Two questions dominate my thinking in these days. First, how do we keep high-quality liberal arts education affordable and accessible to talented students in all sectors of our society? Second, how do we translate the long-term, qualitative, and societal value of a liberal arts education to a society that is currently and perhaps even understandably preoccupied with short-term, quantitative, and individualistic concerns? If we cannot resolve the second question, I suspect we will not be able to solve the first.
It is understandable in these challenging economic times for fear and short-term thinking to dominate our public discourse about higher education in general—and liberal arts education in particular. But higher education that merely passes the social test of relevance and utility has fallen short of its responsibility to the public good.
While we as liberal arts institutions could certainly do a better job in preparing graduates for their first job, we have specialized in preparing graduates for the long term—with the skills to think critically, to be life-long learners, and to adapt to the uncertainty and ambiguity that change brings. Liberal arts institutions, in contrast to institutions that specialize in job training, prepare graduates to cultivate curiosity for its own sake, to raise questions that no one else is yet asking, to see not only what is, but what might be. Liberal arts institutions have also been responsible for preparing the “loyal opposition” of our society, that sector of the society who (like the opposition party in the British House of Commons), is both highly invested in the system, but also has reasons for wanting to see that system changed to function at its best.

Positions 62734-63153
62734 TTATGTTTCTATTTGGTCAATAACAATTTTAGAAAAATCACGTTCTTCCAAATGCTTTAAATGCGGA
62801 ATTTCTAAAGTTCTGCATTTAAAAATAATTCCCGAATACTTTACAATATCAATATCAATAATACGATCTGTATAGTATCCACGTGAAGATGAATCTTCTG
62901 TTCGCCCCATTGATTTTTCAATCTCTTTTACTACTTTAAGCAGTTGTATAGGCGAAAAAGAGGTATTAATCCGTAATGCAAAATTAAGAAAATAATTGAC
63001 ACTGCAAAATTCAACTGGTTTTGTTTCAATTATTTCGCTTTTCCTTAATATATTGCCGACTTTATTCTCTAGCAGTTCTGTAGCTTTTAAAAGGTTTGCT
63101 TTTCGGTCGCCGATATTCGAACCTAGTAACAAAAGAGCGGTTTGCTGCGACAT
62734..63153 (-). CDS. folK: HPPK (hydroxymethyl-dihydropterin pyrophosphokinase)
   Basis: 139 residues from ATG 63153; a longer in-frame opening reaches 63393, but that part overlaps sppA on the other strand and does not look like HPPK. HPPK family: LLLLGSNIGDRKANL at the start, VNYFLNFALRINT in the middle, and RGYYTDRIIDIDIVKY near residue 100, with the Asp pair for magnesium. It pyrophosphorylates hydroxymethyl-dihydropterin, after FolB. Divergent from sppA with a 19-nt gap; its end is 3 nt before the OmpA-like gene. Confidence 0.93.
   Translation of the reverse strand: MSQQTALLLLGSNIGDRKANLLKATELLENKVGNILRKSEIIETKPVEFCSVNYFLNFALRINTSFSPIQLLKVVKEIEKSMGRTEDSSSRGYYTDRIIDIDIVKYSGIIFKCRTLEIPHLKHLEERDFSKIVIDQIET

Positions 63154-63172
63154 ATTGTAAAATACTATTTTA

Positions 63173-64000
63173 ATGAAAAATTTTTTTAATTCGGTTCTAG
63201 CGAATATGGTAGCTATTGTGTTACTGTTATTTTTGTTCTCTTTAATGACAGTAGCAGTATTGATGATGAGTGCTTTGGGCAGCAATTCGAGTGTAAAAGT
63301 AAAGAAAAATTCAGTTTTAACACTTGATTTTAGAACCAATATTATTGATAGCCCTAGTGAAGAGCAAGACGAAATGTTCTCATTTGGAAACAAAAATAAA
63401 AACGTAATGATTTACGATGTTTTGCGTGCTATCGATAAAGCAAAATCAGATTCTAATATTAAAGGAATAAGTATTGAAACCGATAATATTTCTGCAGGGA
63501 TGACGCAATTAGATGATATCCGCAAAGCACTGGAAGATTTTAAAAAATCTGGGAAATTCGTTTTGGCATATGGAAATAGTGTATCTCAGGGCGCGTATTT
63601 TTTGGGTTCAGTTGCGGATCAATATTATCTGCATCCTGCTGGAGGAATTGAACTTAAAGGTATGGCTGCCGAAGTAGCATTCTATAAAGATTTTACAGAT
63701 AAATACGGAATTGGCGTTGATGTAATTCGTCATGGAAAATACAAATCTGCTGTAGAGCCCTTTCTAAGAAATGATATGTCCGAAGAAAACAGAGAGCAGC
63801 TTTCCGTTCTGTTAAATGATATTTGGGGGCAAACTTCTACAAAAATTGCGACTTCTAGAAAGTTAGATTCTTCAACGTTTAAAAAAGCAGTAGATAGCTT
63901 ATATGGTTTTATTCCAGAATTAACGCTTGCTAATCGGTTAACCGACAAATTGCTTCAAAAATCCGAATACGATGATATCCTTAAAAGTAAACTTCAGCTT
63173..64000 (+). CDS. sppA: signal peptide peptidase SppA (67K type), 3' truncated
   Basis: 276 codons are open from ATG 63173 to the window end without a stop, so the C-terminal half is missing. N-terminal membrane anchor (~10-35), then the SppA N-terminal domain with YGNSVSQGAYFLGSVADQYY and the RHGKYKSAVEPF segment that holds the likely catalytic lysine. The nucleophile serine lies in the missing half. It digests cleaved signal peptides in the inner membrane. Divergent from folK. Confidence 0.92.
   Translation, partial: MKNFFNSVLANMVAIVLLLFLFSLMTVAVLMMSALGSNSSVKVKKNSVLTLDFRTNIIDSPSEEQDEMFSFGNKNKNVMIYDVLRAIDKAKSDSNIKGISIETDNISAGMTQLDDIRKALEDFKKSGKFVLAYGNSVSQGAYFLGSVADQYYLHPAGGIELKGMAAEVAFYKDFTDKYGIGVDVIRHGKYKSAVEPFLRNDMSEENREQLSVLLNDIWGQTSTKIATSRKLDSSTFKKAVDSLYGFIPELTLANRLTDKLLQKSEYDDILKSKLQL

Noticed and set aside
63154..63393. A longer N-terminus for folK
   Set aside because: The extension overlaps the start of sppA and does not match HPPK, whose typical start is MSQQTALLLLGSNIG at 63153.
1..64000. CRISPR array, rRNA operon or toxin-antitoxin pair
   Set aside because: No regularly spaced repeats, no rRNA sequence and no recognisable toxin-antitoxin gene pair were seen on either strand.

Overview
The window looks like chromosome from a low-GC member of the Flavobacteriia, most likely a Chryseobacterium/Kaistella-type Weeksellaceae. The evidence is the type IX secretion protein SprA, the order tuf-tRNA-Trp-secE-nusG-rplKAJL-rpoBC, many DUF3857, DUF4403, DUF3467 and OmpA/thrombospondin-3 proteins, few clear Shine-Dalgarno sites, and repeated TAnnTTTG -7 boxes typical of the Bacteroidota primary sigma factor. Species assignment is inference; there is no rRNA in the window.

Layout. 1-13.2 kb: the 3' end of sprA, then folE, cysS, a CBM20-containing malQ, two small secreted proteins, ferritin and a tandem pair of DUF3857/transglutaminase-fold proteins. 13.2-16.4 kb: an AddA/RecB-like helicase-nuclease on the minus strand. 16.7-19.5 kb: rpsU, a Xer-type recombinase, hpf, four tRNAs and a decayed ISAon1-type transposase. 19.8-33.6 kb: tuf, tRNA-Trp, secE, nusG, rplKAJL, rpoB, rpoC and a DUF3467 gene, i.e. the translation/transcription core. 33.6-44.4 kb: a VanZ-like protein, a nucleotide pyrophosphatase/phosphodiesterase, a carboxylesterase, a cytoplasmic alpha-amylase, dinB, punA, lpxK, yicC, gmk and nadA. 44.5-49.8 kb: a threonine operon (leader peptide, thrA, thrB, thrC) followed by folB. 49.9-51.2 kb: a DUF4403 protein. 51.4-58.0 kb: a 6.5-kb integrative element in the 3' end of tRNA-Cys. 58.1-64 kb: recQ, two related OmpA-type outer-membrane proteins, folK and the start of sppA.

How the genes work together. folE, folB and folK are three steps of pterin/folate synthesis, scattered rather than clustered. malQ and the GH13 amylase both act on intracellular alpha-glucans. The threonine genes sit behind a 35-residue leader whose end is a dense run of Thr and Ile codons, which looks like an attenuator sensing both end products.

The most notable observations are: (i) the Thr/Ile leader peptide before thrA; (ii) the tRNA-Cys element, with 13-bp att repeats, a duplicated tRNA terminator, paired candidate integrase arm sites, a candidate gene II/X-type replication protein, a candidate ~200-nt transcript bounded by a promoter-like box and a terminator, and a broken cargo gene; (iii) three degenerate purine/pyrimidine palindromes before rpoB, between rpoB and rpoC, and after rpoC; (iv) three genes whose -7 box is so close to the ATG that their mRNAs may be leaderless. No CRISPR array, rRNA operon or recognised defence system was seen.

Shirley Mullen, President, Houghton College